King’s Hedges by-election for summer 2023

A by-election so soon after the local elections in difficult circumstances for what is normally a safe Labour seat – will any Independent candidates stand for this one?

29th June 2023 if Phil’s got his calculations right.

The contemporary local history of King’s Hedges by Messrs Rosenstiel and Edkins show King’s Hedges as being a solid Labour seat with the exception of the chaotic end of Gordon Brown’s time as Prime Minister – Cambridge voters tending to dish out ballot box punishments in local elections to the party/ies in government.

When King’s Hedges Ward was created in the mid-1970s (we’re actually overdue the creation of additional ones given our population increase within existing municipal boundaries!) the seat was solidly Labour for the best part of 30 years.

…then following the 2005 general election the Liberal Democrats – then in control of the council, started encroaching into the previously safe Labour wards of Arbury and King’s Hedges, having somehow removed Labour from their Romsey stronghold a few years earlier. These gains were followed by the swift reversal in fortunes following the national party’s decision to go into coalition with the Conservatives in 2010, after which one seat after another fell every year – resulting in Labour taking political control of Cambridge City Council in 2014 – just after the Greater Cambridge City Deal (negotiated by ministers with the then Lib-Dem Controlled City Council alongside Tory-led South Cambridgeshire District & Cambridgeshire County Councils). Hence my continual reminder that Labour inherited an agreement with central government that they didn’t play any part in negotiating – but that they also couldn’t really pull out of given the £sums involved.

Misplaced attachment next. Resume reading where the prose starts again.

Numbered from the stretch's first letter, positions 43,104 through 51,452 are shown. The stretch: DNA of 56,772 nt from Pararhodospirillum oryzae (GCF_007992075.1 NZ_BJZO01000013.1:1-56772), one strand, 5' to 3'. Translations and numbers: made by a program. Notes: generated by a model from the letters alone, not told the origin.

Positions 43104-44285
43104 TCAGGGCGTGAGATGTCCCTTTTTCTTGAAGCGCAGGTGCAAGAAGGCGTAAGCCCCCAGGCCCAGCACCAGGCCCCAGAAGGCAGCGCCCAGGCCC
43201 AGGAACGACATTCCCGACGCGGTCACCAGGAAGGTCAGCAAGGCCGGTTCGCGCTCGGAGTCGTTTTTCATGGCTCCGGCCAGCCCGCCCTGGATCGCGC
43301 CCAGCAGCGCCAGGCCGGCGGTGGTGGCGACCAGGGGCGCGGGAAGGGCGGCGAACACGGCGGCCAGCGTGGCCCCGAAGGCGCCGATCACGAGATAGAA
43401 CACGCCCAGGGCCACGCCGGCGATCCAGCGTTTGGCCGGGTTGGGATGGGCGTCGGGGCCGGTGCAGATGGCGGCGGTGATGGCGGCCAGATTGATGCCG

Fast forward a decade or so and that same City Deal – and the Greater Cambridge Partnership responsible for delivering it come hell or high water – is now causing problems at the ballot box.

The only way that Labour was able to stop a ‘back from the dead’ Cambridge Conservative Association from picking up council seats was in effect to concede that the GCP-proposed Sustainable Travel Zone incorporating future congestion charging, did not have popular consent from the people. From where I was watching south of the River Cam, the whole proposal seemed officer-led with only two elected councillors – Labour’s Cllr Elissa Meschini (King’s Hedges on the County Council – and deputy leader of that council too) and her city counterpart Cllr Dr Dave Baigent in Romsey who were both GCP board members up to the local elections just gone. Cllr Baigent has since been replaced by the Leader-elect of the City Council – Cllr Mike Davey (Labour – Petersfield) – returning to the longstanding convention (in Cambridge at least) that it is the leader of the city council who should be the representative on the GCP Board.